Thus, it is not only essential to do a valuation, but also that it be done properly. This is why we consider it important to inform you about this essential process. Previously, we published a detailed guide to startup valuations. Now, we have prepared a list of features to keep in mind when performing it.
Are you ready for it?
As already mentioned, a valuation is not just a “snapshot” of the financial state of your startup. It is more accurately an indication of how sustains itself over a period of time. And to ensure a good outcome of the valuation, you need to prepare. To do so, we suggest the following steps:
- Do a due diligence test
- Keep the cash flow at a good level for a few months before the valuation
- try to improve unstable financial indicators
- keep your accounting documentation complete and in order
Other things you may want to do is consult with a financial advisor or talk to an accountant or broker - this will help to inform you even better about what you can expect in terms of valuation outcomes.
Paying customers matter
Of course, we all want to make the world a better place by offering awesome services for free. But that will not reflect well on your valuation. Some startuppers think that free-to-use services will attract the most users. But unless you can come up with a good monetization strategy, your world-changing idea will be a flop.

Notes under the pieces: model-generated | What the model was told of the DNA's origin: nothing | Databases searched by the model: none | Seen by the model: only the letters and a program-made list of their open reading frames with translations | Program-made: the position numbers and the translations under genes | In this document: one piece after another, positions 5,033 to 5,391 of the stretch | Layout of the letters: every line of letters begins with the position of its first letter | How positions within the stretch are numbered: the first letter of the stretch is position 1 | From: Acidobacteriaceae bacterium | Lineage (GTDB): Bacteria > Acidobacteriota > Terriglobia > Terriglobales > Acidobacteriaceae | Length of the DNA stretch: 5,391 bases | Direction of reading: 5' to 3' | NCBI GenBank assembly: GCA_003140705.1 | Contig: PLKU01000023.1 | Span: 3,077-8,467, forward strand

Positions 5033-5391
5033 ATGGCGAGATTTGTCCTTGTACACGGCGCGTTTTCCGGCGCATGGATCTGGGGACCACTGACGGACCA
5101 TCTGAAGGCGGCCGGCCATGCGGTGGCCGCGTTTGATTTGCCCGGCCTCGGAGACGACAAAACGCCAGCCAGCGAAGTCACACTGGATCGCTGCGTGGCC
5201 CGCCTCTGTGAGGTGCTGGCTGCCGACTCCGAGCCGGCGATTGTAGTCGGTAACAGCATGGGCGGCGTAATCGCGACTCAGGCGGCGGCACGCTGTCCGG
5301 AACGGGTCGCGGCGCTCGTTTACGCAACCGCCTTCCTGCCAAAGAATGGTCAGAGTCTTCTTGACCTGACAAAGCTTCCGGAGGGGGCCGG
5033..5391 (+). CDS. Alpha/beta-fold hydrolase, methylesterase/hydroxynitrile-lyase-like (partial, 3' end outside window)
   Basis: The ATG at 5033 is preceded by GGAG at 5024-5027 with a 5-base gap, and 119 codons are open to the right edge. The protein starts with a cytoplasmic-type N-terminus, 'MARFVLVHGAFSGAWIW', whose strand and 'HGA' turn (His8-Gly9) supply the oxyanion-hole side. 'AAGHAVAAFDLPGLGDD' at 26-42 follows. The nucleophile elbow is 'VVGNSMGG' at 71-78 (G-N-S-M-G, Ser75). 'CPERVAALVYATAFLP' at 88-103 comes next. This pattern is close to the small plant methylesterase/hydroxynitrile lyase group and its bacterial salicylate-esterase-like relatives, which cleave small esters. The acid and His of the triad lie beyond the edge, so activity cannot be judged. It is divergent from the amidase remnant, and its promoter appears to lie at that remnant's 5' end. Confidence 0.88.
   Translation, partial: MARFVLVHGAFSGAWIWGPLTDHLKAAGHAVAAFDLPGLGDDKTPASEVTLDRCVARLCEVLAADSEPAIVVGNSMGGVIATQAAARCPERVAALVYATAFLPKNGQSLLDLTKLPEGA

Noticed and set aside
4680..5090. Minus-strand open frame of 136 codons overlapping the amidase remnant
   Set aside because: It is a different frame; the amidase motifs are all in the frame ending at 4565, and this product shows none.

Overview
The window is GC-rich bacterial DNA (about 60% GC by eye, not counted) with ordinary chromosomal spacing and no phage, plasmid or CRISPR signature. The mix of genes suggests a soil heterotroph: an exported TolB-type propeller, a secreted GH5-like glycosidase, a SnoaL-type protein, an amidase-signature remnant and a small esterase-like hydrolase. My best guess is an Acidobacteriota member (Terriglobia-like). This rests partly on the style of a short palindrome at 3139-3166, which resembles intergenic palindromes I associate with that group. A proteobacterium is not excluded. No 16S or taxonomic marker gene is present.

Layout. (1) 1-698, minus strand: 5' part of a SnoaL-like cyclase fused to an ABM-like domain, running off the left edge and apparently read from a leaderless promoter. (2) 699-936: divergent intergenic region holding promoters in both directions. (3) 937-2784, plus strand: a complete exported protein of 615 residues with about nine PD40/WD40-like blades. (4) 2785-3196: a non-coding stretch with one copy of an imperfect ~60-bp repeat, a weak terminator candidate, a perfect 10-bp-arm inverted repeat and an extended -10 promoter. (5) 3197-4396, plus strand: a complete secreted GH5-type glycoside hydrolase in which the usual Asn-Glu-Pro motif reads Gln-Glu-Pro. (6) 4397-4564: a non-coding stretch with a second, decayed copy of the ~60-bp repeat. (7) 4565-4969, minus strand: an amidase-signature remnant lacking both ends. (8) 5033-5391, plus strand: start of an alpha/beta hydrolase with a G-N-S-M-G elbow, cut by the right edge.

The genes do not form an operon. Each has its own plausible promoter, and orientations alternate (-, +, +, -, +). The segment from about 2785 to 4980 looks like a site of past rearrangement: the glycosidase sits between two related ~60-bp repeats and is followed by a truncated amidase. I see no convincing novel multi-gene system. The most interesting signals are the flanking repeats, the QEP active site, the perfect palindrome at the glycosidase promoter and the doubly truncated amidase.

Therefore, it is better for your valuation to focus on the number of paying customers, rather than the general number of users. And this is also the number most investors will look at when considering whether or not to give you funds.
What’s your pace?
The point you are currently at is important, but you must also evaluate how long it has taken you to get there. Ask yourself, how long it has been since you founded your startup. How fast have you grown relative to your competition? Where does the company seem to be headed in the next 12 to 24 months?
This will help you both to conduct the valuation and to prepare you for interviews with investors.
All about profit
Your revenue figures can be misleading, as they do not show how much money was spent to get it. You may have promising revenue indicators due to offering discounts, sales, and giveaways, but considering margins, profitability, and cash flow is a better way to become one of the “unicorn” startups.
Your brand value